Just a Student Nurse?

#HelloMyNameIs Chloe, and I’m a first year student children’s nurse.

It’s Tuesday afternoon. A fellow student nurse and I are walking down a hospital corridor when we run into a woman who appears to be very anxious, distressed and angry, so we begin to approach her to make sure she’s okay. We introduce ourselves and she turns out to be a patient’s wife. She begins to explain how her husband has been in hospital for two days with a fractured arm which requires surgery. However, it keeps being pushed back and she’s unsure as to why this keeps happening. The relative starts to become very upset and distressed, as she needs to be at home to look after her children. This prompts my colleague to offer to find a doctor to investigate why the surgery keeps being postponed; however, a doctor can’t be located. When this is explained, the relative becomes even more upset and understandably worried for her husband. The student nurse begins to calmly explain that she isn’t sure why her husband’s surgery keeps being moved and reassures the relative that she will try to find a doctor as soon as she can to help explain why.

The lady asks my colleague why she doesn’t know about her husband’s surgery, so she says, “Because I’m just a student nurse” to which the lady responds,

“Well what on earth am I doing talking to you then?”

This is when the scenario ended, and the simulation stopped (it was like something out of Holby City!). Thankfully, my friend and I were training in the Simulation Suite and both played a role in this scenario, supporting each other throughout. It’s safe to say that this scenario provided us both with a lot of room to learn and grow as student nurses; however, the phrase ‘I’m just a student nurse’ got me thinking…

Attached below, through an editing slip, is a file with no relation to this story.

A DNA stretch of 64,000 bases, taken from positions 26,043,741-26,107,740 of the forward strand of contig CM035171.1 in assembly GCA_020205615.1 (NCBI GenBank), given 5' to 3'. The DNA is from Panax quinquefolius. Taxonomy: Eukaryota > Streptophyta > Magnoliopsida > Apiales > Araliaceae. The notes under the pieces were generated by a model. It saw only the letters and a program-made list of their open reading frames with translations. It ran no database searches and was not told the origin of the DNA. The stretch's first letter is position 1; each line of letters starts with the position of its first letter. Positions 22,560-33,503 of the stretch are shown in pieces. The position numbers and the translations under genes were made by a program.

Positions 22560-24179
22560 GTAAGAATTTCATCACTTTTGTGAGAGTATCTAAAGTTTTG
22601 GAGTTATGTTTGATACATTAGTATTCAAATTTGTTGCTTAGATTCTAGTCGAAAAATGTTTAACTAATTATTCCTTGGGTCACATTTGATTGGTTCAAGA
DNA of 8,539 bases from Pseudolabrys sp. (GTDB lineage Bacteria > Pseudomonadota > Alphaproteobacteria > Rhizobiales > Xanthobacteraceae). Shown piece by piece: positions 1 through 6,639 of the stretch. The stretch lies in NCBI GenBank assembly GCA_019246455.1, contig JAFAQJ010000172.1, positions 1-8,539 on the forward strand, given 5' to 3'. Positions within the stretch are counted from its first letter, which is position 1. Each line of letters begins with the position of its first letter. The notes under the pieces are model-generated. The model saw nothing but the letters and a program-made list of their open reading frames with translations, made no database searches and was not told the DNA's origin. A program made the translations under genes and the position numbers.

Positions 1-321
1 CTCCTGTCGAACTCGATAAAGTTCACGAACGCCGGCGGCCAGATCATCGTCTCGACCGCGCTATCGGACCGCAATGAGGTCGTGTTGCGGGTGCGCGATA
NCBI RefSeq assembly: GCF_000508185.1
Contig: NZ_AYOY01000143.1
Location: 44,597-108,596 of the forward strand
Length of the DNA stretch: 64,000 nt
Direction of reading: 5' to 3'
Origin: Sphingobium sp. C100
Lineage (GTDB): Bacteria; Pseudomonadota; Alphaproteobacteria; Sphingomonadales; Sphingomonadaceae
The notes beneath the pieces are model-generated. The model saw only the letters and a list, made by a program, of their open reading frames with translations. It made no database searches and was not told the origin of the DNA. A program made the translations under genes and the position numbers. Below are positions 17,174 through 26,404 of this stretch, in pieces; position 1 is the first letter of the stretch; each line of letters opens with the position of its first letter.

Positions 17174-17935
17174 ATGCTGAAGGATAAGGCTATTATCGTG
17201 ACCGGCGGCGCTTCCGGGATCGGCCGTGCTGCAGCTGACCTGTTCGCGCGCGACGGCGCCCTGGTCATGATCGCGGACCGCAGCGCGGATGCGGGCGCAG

What does it mean to be a student nurse?

When I think of student nursing, the first three things that spring to my mind are sleepless night shifts, taking observations and asking a lot of questions! But being a student nurse involves so much more than this; it’s a chance to be compassionate, empathetic, caring, and sensitive towards patients you come into contact with. It could involve small chats with your patients which make them feel valued and important because you might be the only person available who can sit and talk with them on a busy shift. It’s also being that person who is able to calm parents who are stressed and giving them the reassurance they need to help them get through the situation. But above everything, being a student nurse is a chance to learn…

We are told that placement is a valuable part of this course, and it is! As student nurses, we are on placement to learn and experience what it’s like to be a nurse and to be nursed. It enables us as students to ask our mentors questions, which ultimately will develop our skills and expand our knowledge. This, in turn, allows us to become nurses who will go above and beyond for their patients.

I find that when the word ‘just’ is used, it can undermine something and make it feel very small and insignificant. While this is a word I often find myself using, something that I’m starting to slowly learn is that while we aren’t qualified yet, as a student nurse we have a valuable role to play within a team; that role can impact a patient’s care because that small conversation with a patient or that little bit of reassurance we can offer might make a big difference to how they feel.

I’m going to end with this: I’ve found that being student nurse is something to take pride in; it’s a journey we are taking, not only to work towards being a fully qualified nurse but also to get a degree. We are working to help change patient care and the way it is delivered and I’m beginning to realise that we aren’t ‘just student nurses’; we ARE ‘student nurses’ and that is something to be proud of!

Author: Chloe Thomas, Year 1 Student

Disclaimer: This blog contains personal opinions of students only and does not necessarily represent the views of the Children’s Nursing team, School of Health Sciences or the University of Surrey.

If you’re interested in writing a blog post for us – whether it’s a one-off about something in Nursing you’re passionate on, or as a regular contributor, please email Beth Phillips (bp00183@surrey.ac.uk), Ellie Mee (em00607@surrey.ac.uk),  Maddie McConnell (mm01664@surrey.ac.uk) or Tia Dolphin (td00227@surrey.ac.uk) – we’d love to hear from you!